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Anthony Antunes v. Putnam/Northern Westchester Board of


May 19, 2011


The opinion of the court was delivered by: Seibel, J.


Before the Court is Defendants' Motion for Summary Judgment. (Doc. 16.)


The following facts are undisputed except where noted. Plaintiff Anthony Antunes was born March 27, 1927. (Pl.'s 56.1 ¶ 48; Defs.' Resp. 56.1 ¶ 48.)*fn1 In August 1997, at the age of 70, he started working for Defendant Putnam/Northern Westchester Board of Cooperative Education Services ("BOCES") as a part-time courier, or van-driver. (Pl.'s 56.1 ¶ 48; Defs.' Resp. 56.1 ¶ 48; Pl.'s Dep. at 48, 123.)*fn2 At various times after 1997, Plaintiff applied for and was denied a full-time position as a custodial worker at BOCES. (Pl.'s 56.1 ¶¶ 69, 71, 73, 75-- 78, 82.) Plaintiff identifies eight instances on which there were vacancy notices posted for the custodial worker position and he applied: (1) in or about 1999 or 2000, (2) once again later in 2000, (3) on May 12, 2003, (4) on or about August 8, 2003, when there were two vacancies, (5) on August 9, 2005, (6) on September 7, 2005, (7) on October 4, 2006, and (8) on July 3, 2007. (Id. ¶¶ 69, 71, 73, 75, 77, 78, 81.)*fn3

BOCES employs full-time custodial workers in its Operations & Maintenance Department, and assigns them to day or evening shifts, as well as to specific locations in BOCES buildings, and charges them with building cleaning, maintenance, and repair duties. (Defs.' 56.1 ¶¶ 8, 10; Pl.'s 56.1 ¶¶ 8, 10.)*fn4 The job description for the custodial worker position lists the following as "required knowledge, skills, abilities and attributes":

Working knowledge of building cleaning practices, supplies and equipment and the ability to use them economically and efficiently; familiarity with the operation and maintenance of heating systems; ability to make minor plumbing, electrical, carpentry, and mechanical repairs and perform a variety of routine maintenance tasks; ability to understand and carry out simple oral and written directions; willingness to perform custodial and other manual tasks; thoroughness; dependability; physical condition commensurate with the duties of the position. (Micolo Aff. Ex. A.)*fn5 The job description also notes that there is no "minimum acceptable training and experience" for the position. (Id.)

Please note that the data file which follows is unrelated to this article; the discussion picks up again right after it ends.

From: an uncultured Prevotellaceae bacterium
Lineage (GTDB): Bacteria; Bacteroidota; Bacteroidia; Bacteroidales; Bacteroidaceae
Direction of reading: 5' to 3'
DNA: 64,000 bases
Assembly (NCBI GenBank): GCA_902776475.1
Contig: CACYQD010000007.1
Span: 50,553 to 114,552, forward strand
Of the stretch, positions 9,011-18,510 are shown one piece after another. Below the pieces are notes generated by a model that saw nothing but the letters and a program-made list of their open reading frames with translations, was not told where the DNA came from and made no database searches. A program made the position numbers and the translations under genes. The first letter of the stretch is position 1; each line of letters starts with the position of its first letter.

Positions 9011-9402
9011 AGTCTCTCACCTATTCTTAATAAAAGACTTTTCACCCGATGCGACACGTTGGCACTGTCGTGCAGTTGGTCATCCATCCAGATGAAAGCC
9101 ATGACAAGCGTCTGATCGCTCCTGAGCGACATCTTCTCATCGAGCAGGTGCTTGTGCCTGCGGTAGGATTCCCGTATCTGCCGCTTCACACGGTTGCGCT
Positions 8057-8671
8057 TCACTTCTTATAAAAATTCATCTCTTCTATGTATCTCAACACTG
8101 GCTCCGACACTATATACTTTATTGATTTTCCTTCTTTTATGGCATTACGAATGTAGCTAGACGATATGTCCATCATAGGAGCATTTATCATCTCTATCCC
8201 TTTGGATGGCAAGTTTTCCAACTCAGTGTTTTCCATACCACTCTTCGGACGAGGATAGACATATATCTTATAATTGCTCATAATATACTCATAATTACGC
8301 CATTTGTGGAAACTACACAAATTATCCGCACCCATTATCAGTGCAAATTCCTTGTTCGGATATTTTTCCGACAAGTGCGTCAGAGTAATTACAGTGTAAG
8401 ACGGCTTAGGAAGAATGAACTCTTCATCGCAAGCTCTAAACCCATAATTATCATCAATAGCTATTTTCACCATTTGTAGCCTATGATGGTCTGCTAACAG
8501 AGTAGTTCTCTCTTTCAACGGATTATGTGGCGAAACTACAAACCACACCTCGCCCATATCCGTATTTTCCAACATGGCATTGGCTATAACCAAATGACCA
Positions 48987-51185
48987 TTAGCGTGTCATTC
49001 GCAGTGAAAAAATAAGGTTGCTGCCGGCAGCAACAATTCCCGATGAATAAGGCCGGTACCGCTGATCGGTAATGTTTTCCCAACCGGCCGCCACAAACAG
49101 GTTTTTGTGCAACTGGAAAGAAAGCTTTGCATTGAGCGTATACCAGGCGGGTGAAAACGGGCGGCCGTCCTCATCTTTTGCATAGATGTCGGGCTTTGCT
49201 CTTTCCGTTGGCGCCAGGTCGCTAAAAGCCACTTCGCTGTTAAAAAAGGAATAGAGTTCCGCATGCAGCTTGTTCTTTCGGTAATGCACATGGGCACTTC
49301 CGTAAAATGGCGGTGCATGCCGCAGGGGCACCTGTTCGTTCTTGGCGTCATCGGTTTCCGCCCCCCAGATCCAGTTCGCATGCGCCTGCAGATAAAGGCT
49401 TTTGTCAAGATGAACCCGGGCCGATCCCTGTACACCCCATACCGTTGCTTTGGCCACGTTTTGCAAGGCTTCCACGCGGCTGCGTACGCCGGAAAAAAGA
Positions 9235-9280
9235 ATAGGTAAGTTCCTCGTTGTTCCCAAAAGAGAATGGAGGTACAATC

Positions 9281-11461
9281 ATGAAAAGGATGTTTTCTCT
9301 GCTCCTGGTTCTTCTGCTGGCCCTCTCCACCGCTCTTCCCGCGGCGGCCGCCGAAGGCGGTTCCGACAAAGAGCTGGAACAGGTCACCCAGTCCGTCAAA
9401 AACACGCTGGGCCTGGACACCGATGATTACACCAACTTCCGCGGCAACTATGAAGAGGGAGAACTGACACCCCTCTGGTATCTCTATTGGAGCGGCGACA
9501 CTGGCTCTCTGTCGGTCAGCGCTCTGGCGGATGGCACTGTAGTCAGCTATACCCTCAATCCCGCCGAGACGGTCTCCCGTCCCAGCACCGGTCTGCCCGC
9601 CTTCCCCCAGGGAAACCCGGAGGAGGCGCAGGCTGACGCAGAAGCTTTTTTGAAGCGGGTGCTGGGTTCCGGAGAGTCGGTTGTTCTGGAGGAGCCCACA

Plaintiff had held various other jobs prior to his employment with BOCES that, he maintains, qualified him for the position of custodial worker. Before 1944, he worked in a slaughterhouse, where his responsibilities included cleaning walls and horse stables. (Pl.'s 56.1 ¶ 50.) From 1944 to 1946, he served in the U.S. Navy, during which time he was required to clean both personal and shared living spaces. (Id. ¶ 52.) From 1951 to 1991, he was employed in various capacities for New York Seven-Up/Joyce Beverages, including as Operations Manager, Division Sales Manager, Sales & Operations Manager, Sales Manager, and Distributor in various parts of the New York metropolitan area, and from 1991 to 1996, he worked as a Fleet Operations Manager for The Coca Cola Bottling Company of New York, Inc. (Defs.' 56.1 ¶ 6; Pl.'s 56.1 ¶ 6.) Plaintiff's responsibilities at various times while working for those two companies included performing and/or directing the cleaning of various product displays, warehouses, and delivery trucks. (Pl.'s 56.1 ¶¶ 55--57.)*fn6

Plaintiff was never promoted to custodial worker. Instead, over the period during which he applied for the promotion, every custodial worker vacancy was filled with a part-time cleaner who was already employed by BOCES. (Defs.' 56.1 ¶ 21; Pl.'s 56.1 ¶ 21.) Those part-time cleaners selected over Plaintiff include the following:

Year Selected as Name Age Prior Experience as Custodial Worker when Selected Part-Time Cleaner 2001 Edward Walsh 51 5 years 2003 Jason Wolfe 24 7 years 2003 Philip Nouvion 25 5 years 2005 Charles Costin 23 1 year, 10 months 2006 Guillermo Berrueco 43 2 years, 9 months 2007 Nicolas Zamora 27 2 years, 5 months (Defs.' 56.1 ¶ 28; Pl.'s 56.1 ¶ 28; Micolo Aff. ¶¶ 11, 14--16, 19; Micolo Supp. Aff. ¶¶ 2--3.) *fn7